“Some of them decide that acts of violence against property and then against persons are necessary to shock the community into recognizing the need for deep change,” Plotke said. “So some anarchists become violent, not because anarchist doctrine in principle requires violence, but because repeated political failure leads them to imagine that violence will provide a way of exiting from their marginality.”
In 2012, 111 years after the murder of an American president at the hands of an anarchist, In Our Hearts is disavowing the violence associated with their political beliefs.
The idea behind the creation of In Our Hearts, as Umpster said, was to foster a strong and positive community between different anarchist groups — which have been historically, politically, and socially disenfranchised.
Rebekah Shiller, a member of In Our hearts, responded to the depiction of anarchists as being a dangerous group. “We are not a violent network. Most anarchists are nonviolence advocates,” she said. “We have no desire to assassinate people, even though people out there think we are still a violent movement. Really, we just want to help people in need, and do it with no ulterior motive.”
In 2007 In Our Hearts joined together with activist groups Food Not Bombs, North Bed-Stuy Cop Watch, and NYC Anarchist Black Cross Federation and acquired a storefront, calling it the 123 Space. The space was run by volunteers and funded by donation. While hosting events such as free food giveaways, and bike rides, it also had a library, a bike workshop station, and screen printing and sewing classes. Two years after it opened, they received an eviction notice and were forced to leave.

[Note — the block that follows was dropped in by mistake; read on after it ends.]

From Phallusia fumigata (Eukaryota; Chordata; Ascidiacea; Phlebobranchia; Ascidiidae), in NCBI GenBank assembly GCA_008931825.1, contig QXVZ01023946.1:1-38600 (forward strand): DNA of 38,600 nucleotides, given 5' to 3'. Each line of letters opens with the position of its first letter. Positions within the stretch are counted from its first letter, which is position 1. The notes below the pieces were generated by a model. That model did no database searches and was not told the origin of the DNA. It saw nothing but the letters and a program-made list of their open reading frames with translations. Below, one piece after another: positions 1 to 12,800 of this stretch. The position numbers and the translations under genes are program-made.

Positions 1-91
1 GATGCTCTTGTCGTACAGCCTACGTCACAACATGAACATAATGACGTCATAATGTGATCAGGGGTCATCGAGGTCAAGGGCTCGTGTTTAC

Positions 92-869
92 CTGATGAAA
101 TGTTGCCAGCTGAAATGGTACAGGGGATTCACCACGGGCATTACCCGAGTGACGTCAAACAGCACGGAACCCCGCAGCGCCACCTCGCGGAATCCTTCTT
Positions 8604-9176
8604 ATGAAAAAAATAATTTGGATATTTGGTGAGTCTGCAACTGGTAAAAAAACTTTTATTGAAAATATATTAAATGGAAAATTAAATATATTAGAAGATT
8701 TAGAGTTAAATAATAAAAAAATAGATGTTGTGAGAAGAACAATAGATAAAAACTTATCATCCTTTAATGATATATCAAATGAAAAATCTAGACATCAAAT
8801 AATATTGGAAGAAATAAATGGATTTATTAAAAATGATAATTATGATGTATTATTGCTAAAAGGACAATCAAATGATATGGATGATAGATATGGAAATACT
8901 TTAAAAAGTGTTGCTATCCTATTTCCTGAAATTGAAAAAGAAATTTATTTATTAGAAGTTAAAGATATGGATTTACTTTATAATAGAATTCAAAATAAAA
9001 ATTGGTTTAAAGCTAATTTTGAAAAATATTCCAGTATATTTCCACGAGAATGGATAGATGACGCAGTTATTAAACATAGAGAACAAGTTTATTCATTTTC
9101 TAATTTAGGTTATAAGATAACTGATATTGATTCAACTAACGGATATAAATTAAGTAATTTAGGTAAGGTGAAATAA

In response to the eviction notice, they wrote a blog post directed to local Council Member Al Vann. “For those who might look at our appealing to an elected official as capitulation, we reply that we’re using a diversity of tactics,” the post said. “In no way are we resting our laurels, hoping and praying that some higher-up will take care of this.”
Members of the group were convinced that the eviction was because of their political beliefs. For Umpster, who thinks of In Our Hearts as a positive neighborhood organization, this hit hard.
“We are an anarchist group, but we are also a community group,” Umpster said.
Coming to New York from Boston straight out of high school in 1999, he began to partake in protests in the city in 2000, around the time of the second Bush administration. He found a group of people with similar political stances through these protests. In Our Hearts was formed.
“We were doing free markets, free events calendars and organizing, but making an official name for our group made it easier for people to join us.” Umpster said, straightening out his blue trucker hat. After squatting in the Bowery for a few months and then moving into the Bronx for a year, Umpster now resides in Bed-Stuy. He lives on Nostrand and Lafayette, only a block away from the current free store. “When I moved into Bed-Stuy, my neighbors already knew me because of the 123 Space,” he said.